Mythology Gag: Remember the opening for the PC version of the first game? That's the one in which Rayman's hands crawl alone along the screen, then jump on him when he walks by. That scene is referenced in the beginning of this game. Murphy's manual also has Rayman's old design on its cover. A screenshot from the original Rayman can be seen in one of the Teensie Highways, but stretched beyond recognition.
Non-Indicative Name: The Land of the Livid Dead is actually quite calm and tranquil when it's not being invaded by Hoodlums. Could be referring to the purplish colouring though. There's also the Longest Shortcut which isn't a shortcut at all.
Nostalgia Level: The minigames 2D Madness and 2D Nightmare (the latter is gamecube only) are tributes to the original rayman game. They are based on the Dream Forest and the Picture city respectively.
The magazine ad◊ (which also involved a pee joke, because Ubisoft's US marketing team seemed to have been obsessed with pee) has a better-looking model, in which only the face is off-model. Other than that, everything else seems to be on-model.
Only Idiots May Pass: Defeating an enemy with a $ symbol over its head causes a reusable power-up to appear somewhere in the general area. Sometimes, however, it is instead a smaller version of one of Rayman's shoes obscured by the power-up's typical glow; unless you'd already gone through the whole thing before, chances are you'd just take it for granted that it's a power-up and run into it. This ends up in a rather interesting, off-to-the-side surprise gameplay sequence, which upon completing will provide you with a real power-up. Thing is, if you are paranoid or clever enough to spot the difference without double-checking, you'll still have to fall for it in order to get the real power-up item, which is typically required in order to move on. People not used to driving controls (and using such controls to target and collide with small, agile targets) will find themselves... frustrated, to say the least.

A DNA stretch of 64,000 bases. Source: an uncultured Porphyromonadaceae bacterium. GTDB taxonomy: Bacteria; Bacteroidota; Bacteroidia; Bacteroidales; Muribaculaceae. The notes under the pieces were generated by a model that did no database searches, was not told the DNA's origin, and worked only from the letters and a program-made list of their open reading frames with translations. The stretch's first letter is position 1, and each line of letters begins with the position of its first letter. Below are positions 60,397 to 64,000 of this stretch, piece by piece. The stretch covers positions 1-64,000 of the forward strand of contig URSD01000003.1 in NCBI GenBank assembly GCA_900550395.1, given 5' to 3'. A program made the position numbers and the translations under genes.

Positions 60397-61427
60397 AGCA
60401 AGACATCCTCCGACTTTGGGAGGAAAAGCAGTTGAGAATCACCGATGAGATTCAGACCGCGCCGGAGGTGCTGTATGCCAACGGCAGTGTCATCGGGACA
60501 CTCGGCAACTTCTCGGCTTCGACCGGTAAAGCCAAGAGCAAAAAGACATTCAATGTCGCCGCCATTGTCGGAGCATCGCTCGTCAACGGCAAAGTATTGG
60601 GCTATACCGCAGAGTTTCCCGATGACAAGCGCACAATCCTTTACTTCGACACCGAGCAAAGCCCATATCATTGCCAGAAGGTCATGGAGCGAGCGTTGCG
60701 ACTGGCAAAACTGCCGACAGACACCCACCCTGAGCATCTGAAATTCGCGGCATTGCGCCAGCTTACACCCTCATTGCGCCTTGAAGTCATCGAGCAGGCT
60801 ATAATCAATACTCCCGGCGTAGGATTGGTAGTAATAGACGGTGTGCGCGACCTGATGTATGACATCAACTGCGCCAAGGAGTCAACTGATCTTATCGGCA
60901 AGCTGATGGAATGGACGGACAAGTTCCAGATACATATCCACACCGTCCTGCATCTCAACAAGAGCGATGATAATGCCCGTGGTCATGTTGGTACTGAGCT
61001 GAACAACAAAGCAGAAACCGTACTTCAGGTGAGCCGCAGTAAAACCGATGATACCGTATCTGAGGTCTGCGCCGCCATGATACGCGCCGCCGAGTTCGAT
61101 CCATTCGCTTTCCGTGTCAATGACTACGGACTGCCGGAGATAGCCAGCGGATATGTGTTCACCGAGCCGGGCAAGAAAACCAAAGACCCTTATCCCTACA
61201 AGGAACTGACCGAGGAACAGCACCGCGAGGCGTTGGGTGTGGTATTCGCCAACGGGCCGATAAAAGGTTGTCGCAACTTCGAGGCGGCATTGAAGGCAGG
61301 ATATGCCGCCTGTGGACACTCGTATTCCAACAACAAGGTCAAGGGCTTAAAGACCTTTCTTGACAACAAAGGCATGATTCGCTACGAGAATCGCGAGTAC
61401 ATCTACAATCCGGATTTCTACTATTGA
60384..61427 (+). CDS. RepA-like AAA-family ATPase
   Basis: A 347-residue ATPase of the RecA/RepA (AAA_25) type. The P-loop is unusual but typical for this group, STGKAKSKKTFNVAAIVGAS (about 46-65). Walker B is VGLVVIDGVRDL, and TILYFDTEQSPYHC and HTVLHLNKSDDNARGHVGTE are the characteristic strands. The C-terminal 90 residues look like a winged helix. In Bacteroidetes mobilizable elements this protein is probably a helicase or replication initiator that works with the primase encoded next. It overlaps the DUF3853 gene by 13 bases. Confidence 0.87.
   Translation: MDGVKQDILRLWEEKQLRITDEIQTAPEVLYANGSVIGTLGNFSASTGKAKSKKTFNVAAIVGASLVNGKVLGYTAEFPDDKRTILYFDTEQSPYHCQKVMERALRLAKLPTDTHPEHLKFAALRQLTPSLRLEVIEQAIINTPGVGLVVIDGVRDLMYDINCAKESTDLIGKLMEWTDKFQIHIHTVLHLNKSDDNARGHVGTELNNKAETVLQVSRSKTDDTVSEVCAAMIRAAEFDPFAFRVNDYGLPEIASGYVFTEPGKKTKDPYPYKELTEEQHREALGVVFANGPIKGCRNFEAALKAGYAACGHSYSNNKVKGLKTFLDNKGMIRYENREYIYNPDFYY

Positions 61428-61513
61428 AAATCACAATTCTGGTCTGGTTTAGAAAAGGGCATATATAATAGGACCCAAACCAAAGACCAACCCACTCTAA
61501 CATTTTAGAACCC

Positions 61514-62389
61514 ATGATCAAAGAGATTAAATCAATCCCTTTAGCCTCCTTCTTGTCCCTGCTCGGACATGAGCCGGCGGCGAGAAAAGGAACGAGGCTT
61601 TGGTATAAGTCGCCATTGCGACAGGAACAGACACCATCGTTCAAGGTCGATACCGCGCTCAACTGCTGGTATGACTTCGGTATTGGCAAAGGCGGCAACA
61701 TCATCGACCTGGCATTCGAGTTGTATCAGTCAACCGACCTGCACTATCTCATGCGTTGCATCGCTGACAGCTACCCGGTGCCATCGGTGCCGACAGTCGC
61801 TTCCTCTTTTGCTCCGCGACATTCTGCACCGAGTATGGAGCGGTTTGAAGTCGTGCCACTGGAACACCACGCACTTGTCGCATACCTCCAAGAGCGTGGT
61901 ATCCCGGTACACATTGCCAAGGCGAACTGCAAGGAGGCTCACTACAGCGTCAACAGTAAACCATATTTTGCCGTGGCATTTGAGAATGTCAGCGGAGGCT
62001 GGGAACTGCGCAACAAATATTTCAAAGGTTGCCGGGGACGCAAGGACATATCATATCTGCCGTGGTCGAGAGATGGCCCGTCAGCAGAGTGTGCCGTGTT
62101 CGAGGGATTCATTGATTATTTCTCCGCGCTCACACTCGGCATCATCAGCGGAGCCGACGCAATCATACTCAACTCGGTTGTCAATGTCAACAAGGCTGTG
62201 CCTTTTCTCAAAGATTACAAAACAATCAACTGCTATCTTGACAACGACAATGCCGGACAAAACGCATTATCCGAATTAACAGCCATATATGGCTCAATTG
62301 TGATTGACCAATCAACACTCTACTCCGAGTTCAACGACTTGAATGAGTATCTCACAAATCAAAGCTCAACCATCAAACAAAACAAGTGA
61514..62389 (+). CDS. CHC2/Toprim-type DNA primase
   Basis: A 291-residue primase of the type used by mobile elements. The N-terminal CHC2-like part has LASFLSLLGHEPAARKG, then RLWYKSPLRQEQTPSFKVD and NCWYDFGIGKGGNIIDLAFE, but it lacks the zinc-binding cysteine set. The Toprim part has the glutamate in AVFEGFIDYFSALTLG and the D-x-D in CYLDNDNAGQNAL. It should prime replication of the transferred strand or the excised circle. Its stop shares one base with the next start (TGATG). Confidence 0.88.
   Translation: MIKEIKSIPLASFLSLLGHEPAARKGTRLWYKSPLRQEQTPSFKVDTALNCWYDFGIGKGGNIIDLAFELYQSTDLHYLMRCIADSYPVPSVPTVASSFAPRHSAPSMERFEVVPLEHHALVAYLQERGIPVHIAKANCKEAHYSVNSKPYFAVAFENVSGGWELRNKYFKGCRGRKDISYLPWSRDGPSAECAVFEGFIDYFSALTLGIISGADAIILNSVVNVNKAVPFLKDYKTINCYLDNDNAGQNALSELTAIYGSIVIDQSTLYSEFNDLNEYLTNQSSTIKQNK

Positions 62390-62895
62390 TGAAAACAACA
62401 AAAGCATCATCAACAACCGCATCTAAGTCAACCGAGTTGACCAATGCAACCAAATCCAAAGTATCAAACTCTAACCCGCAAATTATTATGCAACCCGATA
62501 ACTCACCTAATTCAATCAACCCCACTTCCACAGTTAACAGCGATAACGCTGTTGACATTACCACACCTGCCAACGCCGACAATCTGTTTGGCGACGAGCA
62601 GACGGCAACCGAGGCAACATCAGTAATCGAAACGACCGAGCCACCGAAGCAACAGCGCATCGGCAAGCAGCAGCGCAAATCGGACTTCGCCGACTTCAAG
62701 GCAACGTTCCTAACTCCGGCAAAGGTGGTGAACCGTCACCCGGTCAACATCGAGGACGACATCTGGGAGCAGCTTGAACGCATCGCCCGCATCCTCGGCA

Sequel Snark: Murfy leaves saying that he'll see us in Rayman 4. As of this writing, there has not been a game titled Rayman 4, or, indeed, any true sequel to Rayman 3.
Well, there is a "true" sequel to Rayman 3 on Game Boy Advance, Rayman Hoodlum Revenge but the gameplay is so different and the plot confused that nearly everybody doesn't see it as the real Rayman 4. It is much closer to the console Rayman 3 than the actual Rayman 3 on the GBA, though.
Murfy does appear in the Game Boy Advance version of Rayman Raving Rabbids, which is the closest we got to what Rayman 4 was supposed to be before it turned into a party game.
Suspicious Video Game Generosity: If André's constant conversations to Reflux at the end of the Tower of Leptys wasn't enough of a giveaway, the oodles of Red Lums broken out of piggy banks on the way up the staircase ought to have been some kind of indication that Rayman was about to encounter something likely to inflict large amounts of pain.
The Power of Rock: The doctors use this to 'cure' Globox (since André can't stand music).
Underwater Ruins: Where Celoche is fought and a portion of the Land of the Livid Dead.
Video Game Cruelty Potential: You can punch Globox when he's following you around. This results in some rather entertaining otherwise-unheard quotes by both him and André (while he's inside of Globox).
There are also turtles in the first level of the game that you can kick around, to which they protest loudly. They reappear in the Land of the Livid Dead, except this time you can pick them up and throw them too.
The Virus: Andre, the black lum. He turns red lums into black lums and orders them about. It can be reversed however by making a black lum laugh, turning it back into a red one.
Wake-Up Call Boss: Ironically, the final boss. Up until then, the game's bosses aren't particularly difficult once you figure out the strategy, which is often pressing a button once the boss attacks. Leptys-imbued Reflux, on the other hand, changes his tactics depending on whichever powerup is currently being used, uses nearly unblockable attacks, and can knock a lot of life out of Rayman at once, all in addition to having 4 separate phases. He will destroy you if you aren't proficient at strafing, dodging, and using all of the different powerups. In addition, his fight is the one time the Bottomless Pit Rescue Service trope is averted. Falling off the arena causes Rayman to restart the entire fight.
Yellow Snow: The USA commercial is all about this. However, it leaves one to wonder exactly how Rayman's bladder was able to store such a large amount of urine inside it...